Real estate investing can be a dream career when the process of buying and selling is mastered. The biggest challenge in real estate investing is not the money to get started or the availability of the product. Real estate investing's biggest challenge is judgment. Personal decisions in making the purchase, fixing up the right things, and making the sale require judgment that comes from experience. The second and 100th property should involve better judgment than the first.
An approach to the first acquisition in a real estate investing career involves analysis of the neighborhood.
If the target property is located in a familiar neighborhood, an analysis is clouded by past memories and feelings. Familiarity can preclude objectivity.
And if the target property is located in an unfamiliar neighborhood, the analysis is shrouded in immediate impressions that may or may not be accurate.
Real estate investing today must consider unfavorable elements like drug and prostitution traffic, crime statistics, and the overall visual impression of neighborhood negligence and abuse by property owners and/or tenants. The windshield view will not reveal the whole story.
Research at city planning and the police department might be a starting point, if the initial drive through the neighborhood does not arrive at a negative conclusion. Casual conversations with neighbors might provide clues. Watching from a perch unobtrusively during certain hours might be helpful, such as after school is out and after dark.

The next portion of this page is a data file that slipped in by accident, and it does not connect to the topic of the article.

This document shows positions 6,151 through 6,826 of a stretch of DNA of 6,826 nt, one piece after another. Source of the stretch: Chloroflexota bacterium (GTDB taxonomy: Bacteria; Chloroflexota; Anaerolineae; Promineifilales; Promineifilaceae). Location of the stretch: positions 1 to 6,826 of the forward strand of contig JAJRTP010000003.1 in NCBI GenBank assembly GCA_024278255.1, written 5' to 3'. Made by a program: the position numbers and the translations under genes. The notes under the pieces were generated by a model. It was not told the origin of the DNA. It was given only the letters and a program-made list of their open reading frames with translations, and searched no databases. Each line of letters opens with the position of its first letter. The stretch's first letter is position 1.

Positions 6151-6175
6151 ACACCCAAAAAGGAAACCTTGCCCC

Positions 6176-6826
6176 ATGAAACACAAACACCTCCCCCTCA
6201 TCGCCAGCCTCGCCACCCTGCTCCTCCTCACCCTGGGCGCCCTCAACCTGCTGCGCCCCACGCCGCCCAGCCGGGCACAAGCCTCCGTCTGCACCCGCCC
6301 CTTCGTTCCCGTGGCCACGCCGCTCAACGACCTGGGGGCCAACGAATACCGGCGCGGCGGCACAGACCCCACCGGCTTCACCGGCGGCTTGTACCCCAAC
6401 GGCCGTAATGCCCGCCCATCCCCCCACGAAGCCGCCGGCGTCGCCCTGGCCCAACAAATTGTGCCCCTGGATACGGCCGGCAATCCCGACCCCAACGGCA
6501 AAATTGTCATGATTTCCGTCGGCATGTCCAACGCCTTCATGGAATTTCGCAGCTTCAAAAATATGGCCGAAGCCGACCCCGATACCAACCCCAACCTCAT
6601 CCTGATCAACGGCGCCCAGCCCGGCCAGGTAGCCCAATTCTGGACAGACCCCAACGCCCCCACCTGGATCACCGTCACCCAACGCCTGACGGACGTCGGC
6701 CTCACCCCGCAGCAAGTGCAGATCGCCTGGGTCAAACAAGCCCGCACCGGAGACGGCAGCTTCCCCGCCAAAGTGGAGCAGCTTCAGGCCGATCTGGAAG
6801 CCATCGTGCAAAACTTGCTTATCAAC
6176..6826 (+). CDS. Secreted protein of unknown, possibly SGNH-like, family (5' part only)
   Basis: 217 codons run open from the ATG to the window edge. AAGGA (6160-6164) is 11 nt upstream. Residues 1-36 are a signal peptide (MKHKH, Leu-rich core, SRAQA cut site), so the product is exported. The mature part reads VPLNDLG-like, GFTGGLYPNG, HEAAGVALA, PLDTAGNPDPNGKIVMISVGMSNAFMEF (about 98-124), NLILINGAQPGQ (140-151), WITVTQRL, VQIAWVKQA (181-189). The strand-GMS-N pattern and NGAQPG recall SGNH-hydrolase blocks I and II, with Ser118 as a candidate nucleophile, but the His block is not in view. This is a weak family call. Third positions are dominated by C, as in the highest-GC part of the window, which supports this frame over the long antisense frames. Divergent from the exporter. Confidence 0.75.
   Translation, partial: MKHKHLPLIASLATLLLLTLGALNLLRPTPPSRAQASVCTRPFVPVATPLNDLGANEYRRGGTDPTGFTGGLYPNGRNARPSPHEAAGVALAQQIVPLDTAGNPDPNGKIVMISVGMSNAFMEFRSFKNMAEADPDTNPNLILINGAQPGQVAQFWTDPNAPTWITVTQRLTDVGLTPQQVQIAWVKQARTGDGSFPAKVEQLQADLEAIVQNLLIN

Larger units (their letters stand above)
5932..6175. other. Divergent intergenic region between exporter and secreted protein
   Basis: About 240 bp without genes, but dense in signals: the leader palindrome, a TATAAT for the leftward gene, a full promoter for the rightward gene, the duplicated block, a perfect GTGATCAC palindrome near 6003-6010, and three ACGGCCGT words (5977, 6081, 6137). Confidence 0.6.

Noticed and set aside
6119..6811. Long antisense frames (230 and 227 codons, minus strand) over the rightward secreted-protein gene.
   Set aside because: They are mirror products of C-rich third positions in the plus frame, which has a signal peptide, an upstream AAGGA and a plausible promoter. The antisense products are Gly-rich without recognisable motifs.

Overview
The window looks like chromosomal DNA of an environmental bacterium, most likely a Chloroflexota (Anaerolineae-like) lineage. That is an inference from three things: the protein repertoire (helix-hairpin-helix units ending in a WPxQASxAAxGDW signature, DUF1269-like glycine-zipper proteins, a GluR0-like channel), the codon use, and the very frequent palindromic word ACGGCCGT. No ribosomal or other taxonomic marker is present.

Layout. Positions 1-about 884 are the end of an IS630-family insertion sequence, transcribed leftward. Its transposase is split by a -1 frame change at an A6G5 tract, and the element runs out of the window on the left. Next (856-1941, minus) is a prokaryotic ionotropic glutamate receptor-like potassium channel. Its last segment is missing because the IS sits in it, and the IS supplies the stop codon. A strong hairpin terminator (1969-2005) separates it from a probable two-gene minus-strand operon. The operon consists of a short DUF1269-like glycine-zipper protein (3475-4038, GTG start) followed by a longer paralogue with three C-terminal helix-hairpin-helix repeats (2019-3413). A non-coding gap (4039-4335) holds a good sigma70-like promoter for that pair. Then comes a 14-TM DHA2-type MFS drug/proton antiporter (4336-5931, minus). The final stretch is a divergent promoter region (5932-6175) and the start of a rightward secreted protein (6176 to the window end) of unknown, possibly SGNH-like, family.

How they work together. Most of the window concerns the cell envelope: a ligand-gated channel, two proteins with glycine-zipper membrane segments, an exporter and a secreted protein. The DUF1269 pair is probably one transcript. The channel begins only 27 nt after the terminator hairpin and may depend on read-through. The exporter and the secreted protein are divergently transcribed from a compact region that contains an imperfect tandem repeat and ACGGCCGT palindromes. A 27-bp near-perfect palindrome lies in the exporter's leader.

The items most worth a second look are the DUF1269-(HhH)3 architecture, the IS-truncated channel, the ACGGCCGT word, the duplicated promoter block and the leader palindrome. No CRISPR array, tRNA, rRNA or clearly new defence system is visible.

If analysis leads to the formation of good judgment, time is needed to assess "the Neighborhood Factor." When I plunged into my first year of real estate investing, no one warned me of "the Neighborhood Factor," and still I sometimes overlook it even millions of dollars in property purchases later. Buying $1 million in rental houses during my first year, and another $1 million in properties the next year did not leave me much time for analysis. However, when placing a makeover house on the market after the work is completed, "the Neighborhood Factor" has often come back to haunt me.
The bottom line for developing judgment about "the Neighborhood Factor" is the consumer's windshield view. The real estate investor can become enamoured over the potential profit margin in a "good deal." But the home-buyer and house-hunter make instant assessments upon a first approach to the house for sale. Their initial impression of "the Neighborhood Factor" is untrained and irreversible. And in real estate investing, the prospect's first impression of "the Neighborhood Factor" overshadows their impression of your labored makeover. More times than I like to admit, I have created a "Dream House" from a junker, only to experience a slow sale because of "the Neighborhood Factor."
Phil Speer, Ph.D., started his real estate investing career 25 years ago. Without the availability of credit and using only a $10 bill, he purchased $1 million in properties in his first year, and had accumulated $10 million in properties by his fourth year. He was featured in a Wall St.Journal editorial as most successful investor in the Nothing Down Real Estate Movement, and was honored with a Caribbean cruise as top investor of the year. In his hometown of Nashville, Tennessee, he has been a businessman and Human Resources Consultant for 30 years. He is an author, speaker and seminar director. To learn how to profit in real estate investing, even without cash or credit, read his report at http://www.CashinHouses.com/. Subscription is free to his Fix-up Ezine - http://www.AAREIT.com/.